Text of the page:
Monday, April 25, 2011

Two-fold purpose of Cornelius

In Acts 15, is James speaking in v14 of what Peter said in v7 (which is in reference to Acts 10, Cornelius)? 

If so, I am confused by this because I have been understanding that what happened with Cornelius was a picture of how the Gentiles would get salvation in the kingdom and that Peter is always associated with the kingdom.  So, how is it that these Gentiles (referring back to Acts 10 and Peter's job in the kingdom?) in v14 represent the dispensation of Grace?  (I'm assuming the v14 Gentiles is the dispensation of grace because v16 says "after this I will return."  Anyway, I need clarification.

Yes, James is speaking about what Simon Peter said in verse 7, about God sending him to Cornelius' household in chapter Acts 10.

Acts 15:7, 14, 16
And when there had been much disputing, Peter rose up, and said unto them, Men and brethren, ye know how that a good while ago God made choice among us, that the Gentiles [Cornelius] by my mouth should hear the word of the gospel, and believe.

Simeon hath declared how God at the first did visit the Gentiles [Cornelius], to take out of them a people for his name.

After this I will return, and will build again the tabernacle of David, which is fallen down; and I will build again the ruins thereof, and I will set it up:

By sending Peter to Cornelius' house after Paul was saved, God was showing how He would one day again deal with Israel (Peter being the chief Apostle), after the dispensation of grace ends, and will save Gentiles through Peter's ministry in the kingdom.
But remember, because Acts is also a book of transition, showing Israel’s fall and salvation going to the Gentiles through Paul's ministry, the Cornelius incident was also to show Peter (and Israel) that God was doing something different with Gentiles in that present moment (i.e., saving them without, and before being water baptized).

So just like water baptism is not a part of God's program today, yet God allowed Paul to baptize during the transition period of Acts,

1 Corinthians 1:16-17
And I baptized also the household of Stephanas: besides, I know not whether I baptized any other.  For Christ sent me not to baptize, but to preach the gospel: not with wisdom of words, lest the cross of Christ should be made of none effect.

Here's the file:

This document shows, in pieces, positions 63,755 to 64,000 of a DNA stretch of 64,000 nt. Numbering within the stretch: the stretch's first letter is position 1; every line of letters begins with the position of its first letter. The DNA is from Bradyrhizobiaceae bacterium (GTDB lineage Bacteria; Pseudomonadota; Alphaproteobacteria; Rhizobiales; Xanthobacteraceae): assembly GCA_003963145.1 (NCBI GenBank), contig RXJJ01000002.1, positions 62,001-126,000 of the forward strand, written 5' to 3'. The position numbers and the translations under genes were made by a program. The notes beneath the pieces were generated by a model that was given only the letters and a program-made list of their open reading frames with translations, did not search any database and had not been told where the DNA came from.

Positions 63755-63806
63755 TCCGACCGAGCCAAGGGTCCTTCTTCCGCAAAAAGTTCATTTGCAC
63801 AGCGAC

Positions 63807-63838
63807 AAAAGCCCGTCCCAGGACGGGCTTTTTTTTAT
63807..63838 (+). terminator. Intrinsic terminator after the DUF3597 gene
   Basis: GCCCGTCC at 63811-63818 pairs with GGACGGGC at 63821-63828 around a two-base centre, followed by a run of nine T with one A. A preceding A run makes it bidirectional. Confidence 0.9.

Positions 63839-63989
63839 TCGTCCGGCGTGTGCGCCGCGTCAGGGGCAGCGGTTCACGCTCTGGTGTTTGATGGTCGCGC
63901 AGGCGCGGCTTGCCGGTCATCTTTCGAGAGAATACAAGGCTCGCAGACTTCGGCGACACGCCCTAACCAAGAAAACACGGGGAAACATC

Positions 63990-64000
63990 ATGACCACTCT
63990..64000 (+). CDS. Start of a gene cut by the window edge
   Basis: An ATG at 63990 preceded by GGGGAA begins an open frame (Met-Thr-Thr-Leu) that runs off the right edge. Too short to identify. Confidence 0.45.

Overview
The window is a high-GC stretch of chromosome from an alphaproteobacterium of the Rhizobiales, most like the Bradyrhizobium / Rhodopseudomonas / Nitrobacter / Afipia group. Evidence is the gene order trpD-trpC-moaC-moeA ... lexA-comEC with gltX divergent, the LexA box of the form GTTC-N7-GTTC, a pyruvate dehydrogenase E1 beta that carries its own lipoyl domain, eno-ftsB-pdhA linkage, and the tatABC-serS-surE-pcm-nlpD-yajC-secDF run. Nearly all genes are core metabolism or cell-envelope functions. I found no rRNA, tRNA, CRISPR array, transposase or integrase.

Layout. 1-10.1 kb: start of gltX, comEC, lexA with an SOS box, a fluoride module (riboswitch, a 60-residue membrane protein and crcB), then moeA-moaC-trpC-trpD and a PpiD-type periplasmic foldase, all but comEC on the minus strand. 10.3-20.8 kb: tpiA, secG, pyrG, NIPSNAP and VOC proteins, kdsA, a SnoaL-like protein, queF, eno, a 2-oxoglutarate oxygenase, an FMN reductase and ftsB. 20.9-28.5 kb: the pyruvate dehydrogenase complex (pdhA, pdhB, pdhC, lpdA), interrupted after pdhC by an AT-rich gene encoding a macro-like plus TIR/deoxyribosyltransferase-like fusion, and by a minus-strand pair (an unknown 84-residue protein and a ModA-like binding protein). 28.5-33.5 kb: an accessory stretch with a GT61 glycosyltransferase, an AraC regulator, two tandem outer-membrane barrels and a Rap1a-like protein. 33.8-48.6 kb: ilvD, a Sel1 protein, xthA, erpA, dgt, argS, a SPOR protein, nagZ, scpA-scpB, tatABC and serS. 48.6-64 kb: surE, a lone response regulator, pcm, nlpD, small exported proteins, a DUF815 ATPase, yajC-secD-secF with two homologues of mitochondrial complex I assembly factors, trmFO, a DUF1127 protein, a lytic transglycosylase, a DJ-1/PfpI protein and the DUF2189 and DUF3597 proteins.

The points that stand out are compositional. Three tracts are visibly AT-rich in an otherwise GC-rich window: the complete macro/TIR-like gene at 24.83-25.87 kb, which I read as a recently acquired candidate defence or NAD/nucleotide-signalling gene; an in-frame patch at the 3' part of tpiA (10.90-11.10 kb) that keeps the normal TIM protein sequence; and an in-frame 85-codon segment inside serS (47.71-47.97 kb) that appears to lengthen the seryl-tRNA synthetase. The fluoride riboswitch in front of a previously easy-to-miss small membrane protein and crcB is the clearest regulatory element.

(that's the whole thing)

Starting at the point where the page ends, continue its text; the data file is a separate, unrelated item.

Peter’s going to Cornelius serves two purposes: a type of gentiles being saved in the future, after Paul's ministry is done; and, to show Israel that at that moment in the past, God changed the program!

Acts is maybe the toughest book to understand (when you let it stand alone) of all the books of the bible because of its transition from law to grace, from prophecy to mystery.

But that is why you don't go to Acts to understand Peter or Paul's ministries fully; you go to their writings...their epistles!

Acts 15:16
After this I will return, and will build again the tabernacle of David, which is fallen down; and I will build again the ruins thereof, and I will set it up:

This is a quote from Amos, which has to do with the day of the Lord in which he abandons Israel because of their sins against him in prophecy.

Amos 9:11-12
In that day will I raise up the tabernacle of David that is fallen, and close up the breaches thereof; and I will raise up his ruins, and I will build it as in the days of old: That they may possess the remnant of Edom, and of all the heathen, which are called by my name, saith the LORD that doeth this.

James is saying that the fact that God left Israel, and went to the gentiles, was in agreement with that scripture (although it was not a direct fulfillment of it—the fulfillment of it will happen in the future in the kingdom).

But with this mystery dispensation, God was doing nothing unrighteous to Israel because He forewarned them that he would leave. He just kept the timing of when, what, and how he would do things a secret (aka, the mystery).

Hopefully this helps! 

Do you have a question for Pastor Ron?

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